By John Vandermosten, CFA
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Second Quarter 2019 Results
Vivus, Inc. (VVUS) released second quarter results on August 6, 2019 and provided an update of financial and operational results for the April to June period. During the three month interval the company achieved topline growth of 23%, launched online payments for Qsymia, assumed full responsibility for Pancreaze in Canada from Janssen and launched its Phase IV Qsymia study in adolescents. Following the end of the quarter, Vivus announced the approval of Qsymia in South Korea and disseminated results of a study illustrating the weight loss benefits of Qsymia used in conjunction with gastric sleeve surgery.
Revenues and earnings exceeded our expectations in the second quarter. Sales of $18.4 million compared to our forecast of $16.9 million due to better Qsymia product revenue and Pancreaze royalty revenue partially offset by lower than expected Pancreaze product revenue. Adjusted net loss of ($0.22) compares to our estimate of ($0.47) with the difference attributable to better revenues, better gross margin and lower than anticipated R&D.
Total cost of goods sold was $4.4 million. When broken down by product, this represents a gross margin of 91% for Qsymia, 65% for Pancreaze and 6% for Stendra/Spedra supply revenue. The sequential improvement in Qsymia gross margin was attributable to improved revenues for the product and timing of inventory in allocation of overhead. Pancreaze margin of 65% was as expected given the assumption of responsibility by Vivus from Janssen. SG&A of $10.1 million was down 14% over the prior year as expenses related to the Pancreaze acquisition were not repeated.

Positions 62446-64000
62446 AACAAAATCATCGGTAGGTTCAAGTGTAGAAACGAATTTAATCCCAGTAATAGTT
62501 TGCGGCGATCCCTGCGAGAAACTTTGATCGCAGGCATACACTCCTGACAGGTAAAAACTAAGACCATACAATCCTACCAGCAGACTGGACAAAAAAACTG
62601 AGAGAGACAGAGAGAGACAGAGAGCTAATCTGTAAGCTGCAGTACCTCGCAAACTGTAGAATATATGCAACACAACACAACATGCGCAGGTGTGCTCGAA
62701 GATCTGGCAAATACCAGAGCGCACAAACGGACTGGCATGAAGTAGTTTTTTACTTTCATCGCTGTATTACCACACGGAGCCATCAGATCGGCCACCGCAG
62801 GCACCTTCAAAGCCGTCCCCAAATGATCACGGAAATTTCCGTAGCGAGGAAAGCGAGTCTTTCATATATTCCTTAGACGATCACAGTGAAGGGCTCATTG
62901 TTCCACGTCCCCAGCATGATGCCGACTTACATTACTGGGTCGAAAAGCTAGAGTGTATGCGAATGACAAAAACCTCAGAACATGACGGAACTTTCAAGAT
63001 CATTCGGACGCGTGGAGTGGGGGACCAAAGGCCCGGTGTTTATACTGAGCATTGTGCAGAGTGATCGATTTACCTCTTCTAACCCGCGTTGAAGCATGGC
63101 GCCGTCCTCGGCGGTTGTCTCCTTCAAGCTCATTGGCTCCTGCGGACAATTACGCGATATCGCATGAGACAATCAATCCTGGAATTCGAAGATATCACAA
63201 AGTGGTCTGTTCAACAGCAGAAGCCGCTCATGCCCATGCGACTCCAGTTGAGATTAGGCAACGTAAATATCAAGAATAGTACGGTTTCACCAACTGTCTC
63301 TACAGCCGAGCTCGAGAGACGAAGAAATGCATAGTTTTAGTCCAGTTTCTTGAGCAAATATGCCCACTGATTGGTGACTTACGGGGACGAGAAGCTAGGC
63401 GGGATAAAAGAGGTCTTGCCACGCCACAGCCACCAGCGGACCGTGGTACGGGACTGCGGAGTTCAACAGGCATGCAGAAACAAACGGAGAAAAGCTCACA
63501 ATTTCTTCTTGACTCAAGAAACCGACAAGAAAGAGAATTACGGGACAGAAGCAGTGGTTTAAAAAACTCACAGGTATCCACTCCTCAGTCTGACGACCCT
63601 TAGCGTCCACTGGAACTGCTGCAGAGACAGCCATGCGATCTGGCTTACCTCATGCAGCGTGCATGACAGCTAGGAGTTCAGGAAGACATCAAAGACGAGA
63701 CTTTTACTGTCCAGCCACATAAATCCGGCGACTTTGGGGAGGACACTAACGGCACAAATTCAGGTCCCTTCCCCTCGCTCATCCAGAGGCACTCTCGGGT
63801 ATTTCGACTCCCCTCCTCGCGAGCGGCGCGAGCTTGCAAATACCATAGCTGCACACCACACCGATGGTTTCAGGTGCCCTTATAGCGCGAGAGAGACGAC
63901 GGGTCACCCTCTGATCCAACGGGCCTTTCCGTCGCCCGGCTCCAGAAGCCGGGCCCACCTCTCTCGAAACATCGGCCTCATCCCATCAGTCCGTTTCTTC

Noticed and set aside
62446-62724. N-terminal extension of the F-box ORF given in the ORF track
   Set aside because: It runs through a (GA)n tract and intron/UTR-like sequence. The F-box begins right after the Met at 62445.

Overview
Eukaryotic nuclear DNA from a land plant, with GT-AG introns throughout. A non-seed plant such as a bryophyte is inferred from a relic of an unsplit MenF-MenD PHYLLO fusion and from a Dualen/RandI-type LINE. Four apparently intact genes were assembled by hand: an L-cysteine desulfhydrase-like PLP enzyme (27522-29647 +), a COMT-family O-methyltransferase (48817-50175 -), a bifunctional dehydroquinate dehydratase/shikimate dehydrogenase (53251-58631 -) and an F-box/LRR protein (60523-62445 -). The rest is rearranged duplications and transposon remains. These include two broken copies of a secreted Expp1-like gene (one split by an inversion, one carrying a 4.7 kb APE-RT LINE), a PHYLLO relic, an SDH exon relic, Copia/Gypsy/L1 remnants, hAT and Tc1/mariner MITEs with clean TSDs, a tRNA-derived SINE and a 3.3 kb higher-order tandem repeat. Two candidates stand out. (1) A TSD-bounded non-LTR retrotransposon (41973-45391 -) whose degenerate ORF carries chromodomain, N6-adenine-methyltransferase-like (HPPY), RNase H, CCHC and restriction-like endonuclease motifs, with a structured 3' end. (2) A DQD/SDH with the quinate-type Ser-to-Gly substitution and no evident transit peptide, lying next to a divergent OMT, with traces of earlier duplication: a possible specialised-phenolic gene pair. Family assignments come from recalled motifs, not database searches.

Research and development expenditures were $2.4 million and while lower than our estimate, represented a 15% increase over prior year levels. Contributors to the increase include the launch of the adolescent trial for Qsymia and spending related to post-marketing requirements for Pancreaze.
Vivus reported adjusted EBITDA of $2.1 million in the second quarter, up from $0.1 million in the prior quarter. Despite the positive EBITDA, cash used in operations in the second quarter was ($10.5) million, predominantly due to an inventory build related to required minimums for avanafil purchase. Partners Menarini and Metuchen also have minimum purchase requirements which are expected to reverse this inventory build as the year progresses.
Cash and equivalents on the balance sheet totaled $94.4 million, down from $104.7 million at the end of the first quarter and $111.2 million at the end of 2018. While adjusted EBITDA has been positive year to date, inventory builds, which we expect to reverse, and interest payments have consumed cash, reducing the quarter to quarter balance. We anticipate that if current trends hold, improved revenues and product margin contribution combined with favorable cash flow items will add to the cash balance in the second half. Debt is carried at $292.4 million on the balance sheet